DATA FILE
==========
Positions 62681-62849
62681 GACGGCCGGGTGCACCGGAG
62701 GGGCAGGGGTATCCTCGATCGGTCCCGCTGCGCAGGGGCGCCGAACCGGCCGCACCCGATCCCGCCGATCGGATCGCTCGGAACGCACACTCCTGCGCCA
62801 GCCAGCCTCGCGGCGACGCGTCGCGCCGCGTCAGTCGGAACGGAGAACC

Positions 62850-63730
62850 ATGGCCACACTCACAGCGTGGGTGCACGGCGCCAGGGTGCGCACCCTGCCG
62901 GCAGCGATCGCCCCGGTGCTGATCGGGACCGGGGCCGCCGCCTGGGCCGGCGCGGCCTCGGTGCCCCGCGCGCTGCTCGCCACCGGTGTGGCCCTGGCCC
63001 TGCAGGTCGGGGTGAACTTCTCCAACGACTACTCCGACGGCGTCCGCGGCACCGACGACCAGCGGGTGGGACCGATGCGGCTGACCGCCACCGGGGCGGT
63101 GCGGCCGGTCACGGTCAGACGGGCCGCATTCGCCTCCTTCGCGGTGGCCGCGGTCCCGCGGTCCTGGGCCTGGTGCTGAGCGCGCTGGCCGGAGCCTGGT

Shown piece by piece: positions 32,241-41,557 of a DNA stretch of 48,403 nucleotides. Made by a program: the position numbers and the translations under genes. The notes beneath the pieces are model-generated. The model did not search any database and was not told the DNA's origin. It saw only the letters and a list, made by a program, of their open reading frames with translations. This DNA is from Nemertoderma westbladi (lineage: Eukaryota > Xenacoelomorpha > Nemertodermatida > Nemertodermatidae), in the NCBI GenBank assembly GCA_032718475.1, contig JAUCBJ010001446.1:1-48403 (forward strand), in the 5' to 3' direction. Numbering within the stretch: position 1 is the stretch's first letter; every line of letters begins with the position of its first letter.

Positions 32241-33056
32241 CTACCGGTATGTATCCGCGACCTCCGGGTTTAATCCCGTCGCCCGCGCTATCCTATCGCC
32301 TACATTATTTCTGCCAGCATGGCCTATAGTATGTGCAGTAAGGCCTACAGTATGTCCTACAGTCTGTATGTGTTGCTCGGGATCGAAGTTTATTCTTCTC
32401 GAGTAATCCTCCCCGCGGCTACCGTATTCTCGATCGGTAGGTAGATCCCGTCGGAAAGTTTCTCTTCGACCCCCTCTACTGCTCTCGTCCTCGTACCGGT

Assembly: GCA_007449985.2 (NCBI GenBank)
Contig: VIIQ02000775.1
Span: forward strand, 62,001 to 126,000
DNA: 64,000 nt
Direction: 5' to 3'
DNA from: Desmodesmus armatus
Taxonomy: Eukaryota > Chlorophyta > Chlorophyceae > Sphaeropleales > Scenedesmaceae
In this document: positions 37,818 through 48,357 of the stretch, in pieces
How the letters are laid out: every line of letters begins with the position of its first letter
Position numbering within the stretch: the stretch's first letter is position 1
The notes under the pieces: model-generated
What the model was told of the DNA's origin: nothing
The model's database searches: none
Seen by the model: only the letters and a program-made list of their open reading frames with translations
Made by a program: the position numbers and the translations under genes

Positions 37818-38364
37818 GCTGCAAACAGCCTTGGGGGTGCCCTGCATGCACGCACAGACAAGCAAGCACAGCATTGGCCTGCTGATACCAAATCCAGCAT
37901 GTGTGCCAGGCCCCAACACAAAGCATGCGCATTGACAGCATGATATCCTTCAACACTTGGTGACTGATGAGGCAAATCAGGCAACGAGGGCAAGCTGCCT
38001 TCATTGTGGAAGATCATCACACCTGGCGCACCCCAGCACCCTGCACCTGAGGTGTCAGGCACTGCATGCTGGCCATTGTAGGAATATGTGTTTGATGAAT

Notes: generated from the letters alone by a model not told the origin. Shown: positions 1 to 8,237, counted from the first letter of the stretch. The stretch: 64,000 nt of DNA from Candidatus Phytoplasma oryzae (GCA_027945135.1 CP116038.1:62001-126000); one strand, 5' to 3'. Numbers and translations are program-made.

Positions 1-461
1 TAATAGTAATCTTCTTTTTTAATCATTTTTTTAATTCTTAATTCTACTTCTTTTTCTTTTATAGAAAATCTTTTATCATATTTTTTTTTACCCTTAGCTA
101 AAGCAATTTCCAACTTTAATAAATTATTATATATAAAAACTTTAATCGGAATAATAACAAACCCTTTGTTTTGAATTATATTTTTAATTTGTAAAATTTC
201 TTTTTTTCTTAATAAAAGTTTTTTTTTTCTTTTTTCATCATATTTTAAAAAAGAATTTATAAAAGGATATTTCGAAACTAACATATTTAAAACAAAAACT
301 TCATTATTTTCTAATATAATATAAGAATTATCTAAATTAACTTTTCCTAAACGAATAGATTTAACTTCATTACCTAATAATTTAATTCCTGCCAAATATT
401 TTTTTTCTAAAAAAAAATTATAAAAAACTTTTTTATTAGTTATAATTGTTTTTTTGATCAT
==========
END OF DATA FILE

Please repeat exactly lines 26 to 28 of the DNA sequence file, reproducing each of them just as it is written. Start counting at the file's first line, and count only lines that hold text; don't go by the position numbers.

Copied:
What the model was told of the DNA's origin: nothing
The model's database searches: none
Seen by the model: only the letters and a program-made list of their open reading frames with translations